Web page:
Argentina should not legalise abortion

Defending human life from the point of conception should be the backbone of any prosperous society. We are witnessing a decline in fertility rate worldwide, and yet abortion rates are increasing across the planet, for example one in four women decide to abort in the US and in the UK. We need to stop this from happening in Argentina.

Since losing their supposed right to legal abortion in 2018, Argentine “pañuelo verde”, pro-choice movements, have demanded “legal, safe and free” abortion. President Alberto Fernandez, during the opening of the legislative session, has stated that abortion will be legal in Argentina, an announcement which was followed by a standing ovation. However, he is also planning to move forward with a more balanced proposal, that includes an integral program of protection for vulnerable mothers, with assistance for the first 1000 days after childbirth. These two proposals are contradictory, since the legalization of abortion, in line with the guidelines of international abortion providers, seeks to actively encourage the termination of human life.

This supposedly “balanced” law poses a serious threat for pro-life advocates. Saying that you will assist pregnant mothers to have a child does not warrant a law legalizing the termination of human life. Fernandez gambles with these two clear contradictions, describing himself as moderate, by seeking to unify two inherently antithetical views on life and the social movements which support these opposing views.  

We know that pro-abortion movements have been spreading false claims about the number of deaths through abortion. For example, they claim that since clandestine abortions occur and can kill the expectant mother, legal abortions should be granted. They say legalizing abortion will make it safer and will avoid more deaths. However, there are a few serious issues to consider, hidden under these misleading statements.

Firstly, clandestine abortion is not the leading cause of maternal death, official figures only record 19 deaths caused by illegal abortion. Secondly, making abortion legal does not make it safer, since abortion clinics often break basic sanitary regulations and do not have to maintain the basic sanitary requirements of a regular medical clinic, as a former pro-choice doctor testifies. So legalizing abortion does not avoid deaths due to clandestine abortion, since they are minimal, and going to clinics that allow this procedure risk potential unsanitary conditions and further complications.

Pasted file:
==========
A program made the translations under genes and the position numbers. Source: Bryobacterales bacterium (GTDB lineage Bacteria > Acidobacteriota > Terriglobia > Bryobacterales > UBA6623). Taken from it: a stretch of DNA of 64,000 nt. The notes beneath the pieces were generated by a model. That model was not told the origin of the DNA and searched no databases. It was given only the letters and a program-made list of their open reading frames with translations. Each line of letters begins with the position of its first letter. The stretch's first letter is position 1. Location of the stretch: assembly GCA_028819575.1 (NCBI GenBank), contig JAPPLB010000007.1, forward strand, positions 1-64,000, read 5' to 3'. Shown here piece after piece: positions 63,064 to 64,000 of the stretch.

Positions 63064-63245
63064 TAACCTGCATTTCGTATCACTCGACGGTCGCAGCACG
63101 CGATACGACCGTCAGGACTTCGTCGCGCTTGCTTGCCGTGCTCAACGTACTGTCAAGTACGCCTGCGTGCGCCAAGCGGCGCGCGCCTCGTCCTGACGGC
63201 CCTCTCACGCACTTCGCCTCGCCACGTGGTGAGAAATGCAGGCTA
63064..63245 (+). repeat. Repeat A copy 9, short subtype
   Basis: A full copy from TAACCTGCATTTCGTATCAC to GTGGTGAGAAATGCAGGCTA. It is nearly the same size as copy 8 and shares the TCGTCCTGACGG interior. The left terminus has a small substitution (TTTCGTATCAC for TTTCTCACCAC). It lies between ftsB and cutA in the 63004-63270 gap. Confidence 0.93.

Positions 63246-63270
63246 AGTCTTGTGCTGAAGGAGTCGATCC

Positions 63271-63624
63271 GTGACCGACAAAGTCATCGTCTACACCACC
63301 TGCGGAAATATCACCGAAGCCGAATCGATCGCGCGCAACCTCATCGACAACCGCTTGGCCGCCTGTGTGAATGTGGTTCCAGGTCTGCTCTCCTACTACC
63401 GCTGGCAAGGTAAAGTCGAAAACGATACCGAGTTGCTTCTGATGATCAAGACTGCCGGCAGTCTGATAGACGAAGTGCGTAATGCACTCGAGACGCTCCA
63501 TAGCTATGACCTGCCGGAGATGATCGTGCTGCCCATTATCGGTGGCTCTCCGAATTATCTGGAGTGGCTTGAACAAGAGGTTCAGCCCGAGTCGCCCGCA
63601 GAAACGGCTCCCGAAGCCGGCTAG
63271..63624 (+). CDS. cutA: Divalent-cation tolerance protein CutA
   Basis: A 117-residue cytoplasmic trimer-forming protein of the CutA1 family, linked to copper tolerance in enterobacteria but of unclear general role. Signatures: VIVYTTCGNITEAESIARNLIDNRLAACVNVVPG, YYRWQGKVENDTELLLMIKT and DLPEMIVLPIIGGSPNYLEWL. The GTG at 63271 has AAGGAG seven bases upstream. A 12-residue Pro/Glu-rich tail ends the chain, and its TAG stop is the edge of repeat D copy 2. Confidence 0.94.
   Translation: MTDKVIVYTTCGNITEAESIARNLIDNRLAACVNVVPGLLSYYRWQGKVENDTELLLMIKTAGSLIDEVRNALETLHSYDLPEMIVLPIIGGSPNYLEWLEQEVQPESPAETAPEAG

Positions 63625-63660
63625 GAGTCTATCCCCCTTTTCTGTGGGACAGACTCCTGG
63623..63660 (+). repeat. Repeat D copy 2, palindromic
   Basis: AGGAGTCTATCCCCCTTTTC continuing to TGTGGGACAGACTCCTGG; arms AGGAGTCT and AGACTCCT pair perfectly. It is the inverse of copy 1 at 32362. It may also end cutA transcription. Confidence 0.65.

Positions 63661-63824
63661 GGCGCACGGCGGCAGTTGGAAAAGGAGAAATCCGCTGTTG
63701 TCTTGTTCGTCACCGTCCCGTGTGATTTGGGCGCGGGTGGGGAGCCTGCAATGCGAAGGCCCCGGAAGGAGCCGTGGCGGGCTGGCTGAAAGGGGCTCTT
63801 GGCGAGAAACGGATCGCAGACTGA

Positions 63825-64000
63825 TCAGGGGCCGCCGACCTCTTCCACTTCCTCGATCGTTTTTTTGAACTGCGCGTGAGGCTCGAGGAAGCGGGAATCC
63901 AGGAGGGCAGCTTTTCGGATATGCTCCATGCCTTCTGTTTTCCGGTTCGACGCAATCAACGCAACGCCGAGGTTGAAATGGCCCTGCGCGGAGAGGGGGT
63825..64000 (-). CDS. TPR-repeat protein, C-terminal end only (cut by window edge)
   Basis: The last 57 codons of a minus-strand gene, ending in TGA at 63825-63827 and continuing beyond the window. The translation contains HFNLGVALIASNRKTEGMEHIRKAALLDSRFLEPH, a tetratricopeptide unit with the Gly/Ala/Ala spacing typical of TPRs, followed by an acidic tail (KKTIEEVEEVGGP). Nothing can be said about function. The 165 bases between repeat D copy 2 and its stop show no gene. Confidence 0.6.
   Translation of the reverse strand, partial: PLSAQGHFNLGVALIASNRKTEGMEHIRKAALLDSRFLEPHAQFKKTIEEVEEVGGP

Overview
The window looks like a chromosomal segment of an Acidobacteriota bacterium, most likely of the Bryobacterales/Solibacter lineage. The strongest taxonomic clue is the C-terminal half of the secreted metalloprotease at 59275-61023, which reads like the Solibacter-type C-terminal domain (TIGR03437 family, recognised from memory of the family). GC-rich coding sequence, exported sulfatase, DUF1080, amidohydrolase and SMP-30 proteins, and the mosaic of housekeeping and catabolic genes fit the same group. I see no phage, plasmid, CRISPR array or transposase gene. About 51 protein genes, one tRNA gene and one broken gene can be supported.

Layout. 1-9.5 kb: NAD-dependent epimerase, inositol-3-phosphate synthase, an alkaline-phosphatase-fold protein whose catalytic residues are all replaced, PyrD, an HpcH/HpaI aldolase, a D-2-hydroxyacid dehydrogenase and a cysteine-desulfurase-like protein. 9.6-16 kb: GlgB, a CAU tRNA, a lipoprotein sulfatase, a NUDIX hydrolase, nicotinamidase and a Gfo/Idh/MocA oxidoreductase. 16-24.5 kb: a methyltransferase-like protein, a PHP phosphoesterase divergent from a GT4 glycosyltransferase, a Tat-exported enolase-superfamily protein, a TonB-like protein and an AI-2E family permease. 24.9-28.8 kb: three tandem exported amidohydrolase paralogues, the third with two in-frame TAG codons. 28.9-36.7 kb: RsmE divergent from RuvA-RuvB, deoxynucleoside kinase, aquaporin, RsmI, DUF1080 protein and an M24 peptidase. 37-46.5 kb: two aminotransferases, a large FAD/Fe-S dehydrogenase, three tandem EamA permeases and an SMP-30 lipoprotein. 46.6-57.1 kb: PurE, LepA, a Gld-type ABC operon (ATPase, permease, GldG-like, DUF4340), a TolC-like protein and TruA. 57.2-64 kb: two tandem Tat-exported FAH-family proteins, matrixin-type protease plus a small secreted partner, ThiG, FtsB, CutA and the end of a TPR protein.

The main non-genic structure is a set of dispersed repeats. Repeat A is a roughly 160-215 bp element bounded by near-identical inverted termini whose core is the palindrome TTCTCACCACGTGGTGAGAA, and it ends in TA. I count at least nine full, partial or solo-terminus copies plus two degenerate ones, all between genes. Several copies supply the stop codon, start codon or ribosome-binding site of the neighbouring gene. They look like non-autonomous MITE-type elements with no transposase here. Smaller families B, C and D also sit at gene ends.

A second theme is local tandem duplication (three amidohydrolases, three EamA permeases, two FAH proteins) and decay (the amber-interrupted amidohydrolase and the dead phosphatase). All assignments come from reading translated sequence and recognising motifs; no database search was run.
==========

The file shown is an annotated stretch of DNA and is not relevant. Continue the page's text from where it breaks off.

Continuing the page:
We could assume that pro-choice movements do not know the basic facts about the “safe” practice of abortion. Feminist groups, in Argentina and the rest of the world, wish to establish their right to choose and want to force society to accept the choice to have an abortion as a fundamental human right. However, an alternative feminist perspective, which upholds the dignity of all human life and values the role of the family in society, contradicts the relativist abortion movements of today.

In Argentina, pro-abortion movements still have some huge obstacles they need to overcome. Senator Mayans from Frente de Todos, the head of the pro-choice government coalition in the senate, is against legalizing abortion and has even compared it to the death penalty. The senator has claimed that in the case of abortion being legalized, it is comparable to the state authorizing murder. This accurate statement highlights the core of the problem: abortion means ending a human life – murder by any other name.

This would violate the Argentinian constitution, which protects human life after conception, and various international treatises (the American Convention on Human Rights, American Declaration of Rights and Duties of Man) which uphold that every person has a right to life. Legalizing abortion would allow people to arbitrarily determine who deserves to live and who doesn’t, which trivializes the inherent right to life of every human being.

The Argentinian Senate is divided on the abortion issue, with thirty-four senators against and 32 for abortion, which is enough to stop the abortion law. This is a promising sign for Argentina, which sends a clear message to the government: getting rid of protection for the unborn is contrary to the dignity of human life. Legislators and civil society should propose integrative solutions that uphold the dignity of human life and help families in vulnerable situations to provide enough care for their newly born children.

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